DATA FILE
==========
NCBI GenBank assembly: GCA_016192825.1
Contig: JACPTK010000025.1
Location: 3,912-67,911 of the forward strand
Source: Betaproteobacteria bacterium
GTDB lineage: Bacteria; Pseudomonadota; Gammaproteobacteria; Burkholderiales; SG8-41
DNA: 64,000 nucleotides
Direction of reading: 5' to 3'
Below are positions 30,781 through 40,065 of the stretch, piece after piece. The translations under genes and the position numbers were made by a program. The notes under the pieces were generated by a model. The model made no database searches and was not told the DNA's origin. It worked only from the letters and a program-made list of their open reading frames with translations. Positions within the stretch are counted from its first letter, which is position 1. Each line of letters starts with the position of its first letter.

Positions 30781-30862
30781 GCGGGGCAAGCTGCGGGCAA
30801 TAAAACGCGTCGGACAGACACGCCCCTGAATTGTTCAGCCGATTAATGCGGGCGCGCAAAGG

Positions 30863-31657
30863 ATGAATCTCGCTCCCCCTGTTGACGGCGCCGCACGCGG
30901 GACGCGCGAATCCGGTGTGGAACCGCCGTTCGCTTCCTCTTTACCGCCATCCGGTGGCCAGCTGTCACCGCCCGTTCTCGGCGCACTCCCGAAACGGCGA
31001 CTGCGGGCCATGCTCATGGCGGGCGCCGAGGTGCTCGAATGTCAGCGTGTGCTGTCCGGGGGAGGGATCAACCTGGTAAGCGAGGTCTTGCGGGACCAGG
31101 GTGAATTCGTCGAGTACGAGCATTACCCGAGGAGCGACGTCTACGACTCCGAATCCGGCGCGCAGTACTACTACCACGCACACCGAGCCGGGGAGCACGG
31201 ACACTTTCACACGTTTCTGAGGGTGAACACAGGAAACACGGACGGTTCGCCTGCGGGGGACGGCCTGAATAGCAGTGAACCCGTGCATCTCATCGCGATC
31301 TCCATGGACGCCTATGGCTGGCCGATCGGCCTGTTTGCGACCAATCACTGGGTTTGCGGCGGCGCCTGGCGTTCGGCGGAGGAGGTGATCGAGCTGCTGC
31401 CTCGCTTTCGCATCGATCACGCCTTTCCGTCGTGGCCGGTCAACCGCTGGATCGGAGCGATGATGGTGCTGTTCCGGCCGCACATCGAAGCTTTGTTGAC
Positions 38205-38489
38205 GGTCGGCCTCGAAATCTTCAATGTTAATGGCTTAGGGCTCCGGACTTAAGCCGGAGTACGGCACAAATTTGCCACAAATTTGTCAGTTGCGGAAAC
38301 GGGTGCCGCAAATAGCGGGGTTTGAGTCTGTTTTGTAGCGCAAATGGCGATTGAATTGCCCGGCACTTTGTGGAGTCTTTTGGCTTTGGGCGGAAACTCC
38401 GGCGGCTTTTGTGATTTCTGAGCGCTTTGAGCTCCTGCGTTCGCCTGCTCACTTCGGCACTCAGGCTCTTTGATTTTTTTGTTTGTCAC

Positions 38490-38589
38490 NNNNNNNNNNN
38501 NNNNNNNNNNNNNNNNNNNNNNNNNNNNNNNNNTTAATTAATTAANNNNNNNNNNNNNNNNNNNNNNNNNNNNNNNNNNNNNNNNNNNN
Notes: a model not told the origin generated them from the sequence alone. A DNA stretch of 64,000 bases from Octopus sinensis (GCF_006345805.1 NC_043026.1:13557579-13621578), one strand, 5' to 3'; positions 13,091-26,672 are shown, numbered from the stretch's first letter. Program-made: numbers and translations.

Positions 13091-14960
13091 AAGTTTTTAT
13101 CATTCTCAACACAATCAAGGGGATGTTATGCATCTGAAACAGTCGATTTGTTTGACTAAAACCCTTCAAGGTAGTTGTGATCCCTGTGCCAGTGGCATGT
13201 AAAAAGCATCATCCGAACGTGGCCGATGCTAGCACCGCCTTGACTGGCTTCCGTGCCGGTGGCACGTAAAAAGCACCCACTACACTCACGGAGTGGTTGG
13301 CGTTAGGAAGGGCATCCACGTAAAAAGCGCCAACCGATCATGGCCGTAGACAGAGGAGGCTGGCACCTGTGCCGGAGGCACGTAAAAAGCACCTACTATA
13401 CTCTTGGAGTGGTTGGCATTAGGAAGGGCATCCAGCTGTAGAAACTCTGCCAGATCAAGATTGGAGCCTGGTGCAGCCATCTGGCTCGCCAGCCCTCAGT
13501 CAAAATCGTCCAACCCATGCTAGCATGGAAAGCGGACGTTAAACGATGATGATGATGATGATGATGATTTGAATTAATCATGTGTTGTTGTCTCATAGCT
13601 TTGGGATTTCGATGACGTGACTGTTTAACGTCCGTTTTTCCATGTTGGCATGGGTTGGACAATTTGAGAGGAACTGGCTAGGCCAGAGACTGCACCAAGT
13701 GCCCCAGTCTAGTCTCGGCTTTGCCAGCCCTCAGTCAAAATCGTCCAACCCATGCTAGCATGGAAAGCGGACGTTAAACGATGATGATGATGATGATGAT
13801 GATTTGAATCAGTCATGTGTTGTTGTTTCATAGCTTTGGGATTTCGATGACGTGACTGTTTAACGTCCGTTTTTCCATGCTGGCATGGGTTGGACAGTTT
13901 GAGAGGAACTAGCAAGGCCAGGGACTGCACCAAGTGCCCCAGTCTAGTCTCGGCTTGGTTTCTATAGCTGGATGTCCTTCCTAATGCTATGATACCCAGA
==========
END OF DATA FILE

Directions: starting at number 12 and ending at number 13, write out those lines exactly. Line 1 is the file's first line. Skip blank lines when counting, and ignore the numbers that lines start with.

Positions 30863-31657
30863 ATGAATCTCGCTCCCCCTGTTGACGGCGCCGCACGCGG